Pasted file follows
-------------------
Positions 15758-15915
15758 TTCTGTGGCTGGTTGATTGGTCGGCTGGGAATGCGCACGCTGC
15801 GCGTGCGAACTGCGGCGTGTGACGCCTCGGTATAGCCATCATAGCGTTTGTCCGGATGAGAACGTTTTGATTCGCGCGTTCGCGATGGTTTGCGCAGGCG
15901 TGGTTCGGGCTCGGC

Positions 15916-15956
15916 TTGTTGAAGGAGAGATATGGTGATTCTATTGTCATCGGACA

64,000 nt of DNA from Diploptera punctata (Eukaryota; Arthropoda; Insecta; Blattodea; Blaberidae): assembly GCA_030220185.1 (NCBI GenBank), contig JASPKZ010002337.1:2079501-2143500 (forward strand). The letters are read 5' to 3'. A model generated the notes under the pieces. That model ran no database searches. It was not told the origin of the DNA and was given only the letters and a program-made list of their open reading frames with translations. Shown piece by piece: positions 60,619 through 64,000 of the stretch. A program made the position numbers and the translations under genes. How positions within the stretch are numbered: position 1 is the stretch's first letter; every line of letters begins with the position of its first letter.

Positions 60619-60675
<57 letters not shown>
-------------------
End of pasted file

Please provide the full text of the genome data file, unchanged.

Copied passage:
Positions 15758-15915
15758 TTCTGTGGCTGGTTGATTGGTCGGCTGGGAATGCGCACGCTGC
15801 GCGTGCGAACTGCGGCGTGTGACGCCTCGGTATAGCCATCATAGCGTTTGTCCGGATGAGAACGTTTTGATTCGCGCGTTCGCGATGGTTTGCGCAGGCG
15901 TGGTTCGGGCTCGGC

Positions 15916-15956
15916 TTGTTGAAGGAGAGATATGGTGATTCTATTGTCATCGGACA

64,000 nt of DNA from Diploptera punctata (Eukaryota; Arthropoda; Insecta; Blattodea; Blaberidae): assembly GCA_030220185.1 (NCBI GenBank), contig JASPKZ010002337.1:2079501-2143500 (forward strand). The letters are read 5' to 3'. A model generated the notes under the pieces. That model ran no database searches. It was not told the origin of the DNA and was given only the letters and a program-made list of their open reading frames with translations. Shown piece by piece: positions 60,619 through 64,000 of the stretch. A program made the position numbers and the translations under genes. How positions within the stretch are numbered: position 1 is the stretch's first letter; every line of letters begins with the position of its first letter.

Positions 60619-60675
<57 letters not shown>